Low-kV DECT finds more pathology with less radiation, contrast

2011 10 17 15 26 05 328 Sahani thumb 2011 70x70

Low-kV dual-energy CT (DECT) of the abdomen is gaining currency as a CT technique that can reveal pathology hidden on traditional imaging techniques, using less radiation and less contrast media. It can also be performed using a variety of methods, each with its own strengths and weaknesses.

"One can potentially use the low-kV image -- even when enhancement is subtle -- for detecting either early disease or residual disease activity that might benefit our clinical colleagues for decision-making," said Dr. Dushyant Sahani, director of CT imaging and associate professor of radiology at Massachusetts General Hospital and Harvard Medical School. "One of the benefits [of low-kV imaging] is that you can process data in a variety of different ways and eventually exploit them in the realm of better diagnosis or improved care for a variety of indications.

Dual-energy CT takes advantage of the different x-ray attenuation properties achieved at different tube energies to differentiate materials such as water, iodine, and fat, Sahani explained in a June presentation at the 2011 International Society for Computed Tomography (ISCT) meeting in San Francisco.

Given a couple of base materials to work with -- for example, water and iodine -- simple calculations can be used to determine how much of each material would be needed to produce the observed kVp measurements. In this manner, the images accurately depict via attenuation how much of each material the scanned anatomy contains.

Virtual monochromatic spectral images can also be generated from these material density images, he said, improving contrast and image quality as well as contrast-to-noise ratio, while reducing beam-hardening artifacts.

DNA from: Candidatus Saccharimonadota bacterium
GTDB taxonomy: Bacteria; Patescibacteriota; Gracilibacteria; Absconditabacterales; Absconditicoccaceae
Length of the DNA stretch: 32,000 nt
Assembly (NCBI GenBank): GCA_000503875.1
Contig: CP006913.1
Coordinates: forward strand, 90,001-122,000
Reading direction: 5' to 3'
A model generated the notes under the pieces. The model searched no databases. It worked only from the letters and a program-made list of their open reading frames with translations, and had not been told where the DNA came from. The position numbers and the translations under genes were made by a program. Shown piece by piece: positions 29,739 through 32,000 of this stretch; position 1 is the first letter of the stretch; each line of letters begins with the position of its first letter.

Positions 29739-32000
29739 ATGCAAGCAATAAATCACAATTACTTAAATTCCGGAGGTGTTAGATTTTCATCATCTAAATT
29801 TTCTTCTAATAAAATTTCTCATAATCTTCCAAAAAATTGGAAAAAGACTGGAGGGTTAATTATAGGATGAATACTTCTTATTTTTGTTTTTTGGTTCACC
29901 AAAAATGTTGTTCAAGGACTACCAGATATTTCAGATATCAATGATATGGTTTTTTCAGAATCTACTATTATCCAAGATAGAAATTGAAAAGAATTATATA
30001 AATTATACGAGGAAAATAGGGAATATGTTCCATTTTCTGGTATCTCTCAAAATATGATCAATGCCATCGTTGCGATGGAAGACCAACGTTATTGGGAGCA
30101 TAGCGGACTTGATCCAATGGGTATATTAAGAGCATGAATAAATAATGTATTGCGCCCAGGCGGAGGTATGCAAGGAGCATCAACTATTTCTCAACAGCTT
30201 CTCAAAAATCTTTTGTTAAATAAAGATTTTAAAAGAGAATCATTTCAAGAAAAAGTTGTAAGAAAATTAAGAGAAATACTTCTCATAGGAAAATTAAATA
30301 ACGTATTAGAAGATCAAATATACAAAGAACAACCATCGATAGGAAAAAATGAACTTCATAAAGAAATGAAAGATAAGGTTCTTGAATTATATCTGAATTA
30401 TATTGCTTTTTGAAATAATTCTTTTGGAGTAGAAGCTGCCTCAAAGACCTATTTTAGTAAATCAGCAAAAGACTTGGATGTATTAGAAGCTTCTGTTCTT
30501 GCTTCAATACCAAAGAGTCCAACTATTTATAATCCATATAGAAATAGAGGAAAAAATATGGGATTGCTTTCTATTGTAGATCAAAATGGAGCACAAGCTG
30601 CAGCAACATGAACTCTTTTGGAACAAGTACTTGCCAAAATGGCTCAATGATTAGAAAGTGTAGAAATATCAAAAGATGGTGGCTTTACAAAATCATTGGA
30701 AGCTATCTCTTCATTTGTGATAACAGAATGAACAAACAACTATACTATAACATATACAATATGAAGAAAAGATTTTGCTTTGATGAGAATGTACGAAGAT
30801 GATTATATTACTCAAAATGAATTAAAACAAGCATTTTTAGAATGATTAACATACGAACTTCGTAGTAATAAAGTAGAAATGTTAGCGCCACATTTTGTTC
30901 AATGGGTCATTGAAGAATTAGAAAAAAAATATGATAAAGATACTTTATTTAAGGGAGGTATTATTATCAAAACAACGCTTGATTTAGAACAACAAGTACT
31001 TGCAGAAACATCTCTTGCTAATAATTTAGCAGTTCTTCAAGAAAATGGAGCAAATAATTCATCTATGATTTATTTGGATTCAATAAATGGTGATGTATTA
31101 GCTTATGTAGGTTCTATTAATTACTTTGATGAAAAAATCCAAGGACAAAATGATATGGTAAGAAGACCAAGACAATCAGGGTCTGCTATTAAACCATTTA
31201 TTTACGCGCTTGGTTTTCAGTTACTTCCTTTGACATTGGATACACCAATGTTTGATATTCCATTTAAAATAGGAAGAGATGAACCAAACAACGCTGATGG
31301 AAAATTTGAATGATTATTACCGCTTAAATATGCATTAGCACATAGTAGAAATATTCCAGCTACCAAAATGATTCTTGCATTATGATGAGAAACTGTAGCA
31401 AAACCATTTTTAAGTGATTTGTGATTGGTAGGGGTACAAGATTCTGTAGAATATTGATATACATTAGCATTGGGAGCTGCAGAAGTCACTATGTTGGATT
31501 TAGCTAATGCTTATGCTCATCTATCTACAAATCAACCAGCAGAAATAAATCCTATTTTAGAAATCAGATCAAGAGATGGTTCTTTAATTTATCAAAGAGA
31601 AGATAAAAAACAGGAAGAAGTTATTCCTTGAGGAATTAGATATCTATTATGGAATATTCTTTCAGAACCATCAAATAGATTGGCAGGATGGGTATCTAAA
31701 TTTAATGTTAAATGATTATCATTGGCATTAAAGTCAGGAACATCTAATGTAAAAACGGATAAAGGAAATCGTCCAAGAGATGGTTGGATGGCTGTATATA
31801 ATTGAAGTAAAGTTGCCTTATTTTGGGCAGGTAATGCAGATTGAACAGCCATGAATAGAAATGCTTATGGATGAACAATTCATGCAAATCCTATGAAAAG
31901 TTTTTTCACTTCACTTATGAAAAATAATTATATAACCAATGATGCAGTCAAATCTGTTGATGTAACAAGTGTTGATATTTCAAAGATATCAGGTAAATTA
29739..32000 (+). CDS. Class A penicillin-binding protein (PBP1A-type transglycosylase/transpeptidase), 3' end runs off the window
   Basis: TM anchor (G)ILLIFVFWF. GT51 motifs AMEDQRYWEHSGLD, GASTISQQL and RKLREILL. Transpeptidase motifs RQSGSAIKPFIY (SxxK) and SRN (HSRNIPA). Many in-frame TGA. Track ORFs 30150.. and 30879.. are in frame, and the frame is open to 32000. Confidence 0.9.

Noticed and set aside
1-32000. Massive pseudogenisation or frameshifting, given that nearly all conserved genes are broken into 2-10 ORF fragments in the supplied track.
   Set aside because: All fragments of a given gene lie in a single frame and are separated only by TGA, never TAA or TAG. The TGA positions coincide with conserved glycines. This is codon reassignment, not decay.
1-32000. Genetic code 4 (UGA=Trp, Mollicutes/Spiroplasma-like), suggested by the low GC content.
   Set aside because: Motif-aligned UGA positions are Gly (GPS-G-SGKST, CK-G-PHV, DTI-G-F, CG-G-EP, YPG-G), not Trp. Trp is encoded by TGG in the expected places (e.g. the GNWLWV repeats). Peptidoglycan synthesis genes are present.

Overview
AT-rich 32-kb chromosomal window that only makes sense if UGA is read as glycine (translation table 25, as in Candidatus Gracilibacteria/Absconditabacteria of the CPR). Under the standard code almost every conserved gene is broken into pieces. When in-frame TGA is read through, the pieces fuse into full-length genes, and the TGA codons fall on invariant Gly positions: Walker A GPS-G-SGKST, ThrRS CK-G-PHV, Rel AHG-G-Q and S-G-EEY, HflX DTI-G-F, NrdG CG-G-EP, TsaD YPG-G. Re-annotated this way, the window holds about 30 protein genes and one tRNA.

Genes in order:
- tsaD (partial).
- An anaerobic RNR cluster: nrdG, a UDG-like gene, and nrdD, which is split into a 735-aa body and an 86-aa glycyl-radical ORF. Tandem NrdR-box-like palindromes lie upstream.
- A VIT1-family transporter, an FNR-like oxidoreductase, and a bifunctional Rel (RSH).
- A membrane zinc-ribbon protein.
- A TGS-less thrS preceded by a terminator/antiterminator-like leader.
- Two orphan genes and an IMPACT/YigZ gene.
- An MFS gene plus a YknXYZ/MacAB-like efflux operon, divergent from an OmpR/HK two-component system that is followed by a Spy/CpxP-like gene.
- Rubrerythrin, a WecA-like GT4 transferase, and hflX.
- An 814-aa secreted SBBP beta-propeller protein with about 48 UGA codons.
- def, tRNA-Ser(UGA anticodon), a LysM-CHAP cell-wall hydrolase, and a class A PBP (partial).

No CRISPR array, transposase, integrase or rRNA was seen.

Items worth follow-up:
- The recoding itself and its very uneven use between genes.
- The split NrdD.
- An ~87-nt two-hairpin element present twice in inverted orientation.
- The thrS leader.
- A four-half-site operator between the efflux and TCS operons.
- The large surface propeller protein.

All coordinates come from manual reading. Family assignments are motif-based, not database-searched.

These low-kV images can be produced while keeping the 120-kV image for comparison purposes
Hepatocellular carcinoma lesions enhance only faintly at 140 kV, but as kV drops the lesions can be seen with increasing confidence. These low-kV images can be produced while keeping the 120-kV image for comparison purposes. All images courtesy of Dr. Dushyant Sahani.

Among their strengths, low-kV scans are "especially popular for vascular imaging because one can exploit the k edge of iodine to gain more attenuation and, therefore, better image quality," Sahani said.

Low-kV imaging improves vascular imaging
Low-kV imaging improves vascular imaging. Top, middle rows: Endoleak detection is easier on lower-kV images. The CT angiography study was acquired with only 40 mL of IV contrast. Bottom, on delayed-phase acquisition, 50-keV material composition (MC) image provides enhancement and attenuation values similar to arterial-phase imaging.

Available techniques for using low-kV imaging run from simple to complex -- the easiest is simply reducing the tube current, he said. Several publications in recent years have shown that simply switching from 140 kV to 100 kV not only improves quality but also reduces radiation dose.

Single- versus dual-source DECT

Sahani's group has been using a lot of low-kV imaging lately, he noted. It can be performed in a single pass using a dual-source CT scanner (Somatom Definition, Siemens Healthcare) or a single-source CT scanner armed with fast kV switching (Gemstone Spectral Imaging mode, GE Healthcare); both of which are used in his facility, Sahani said.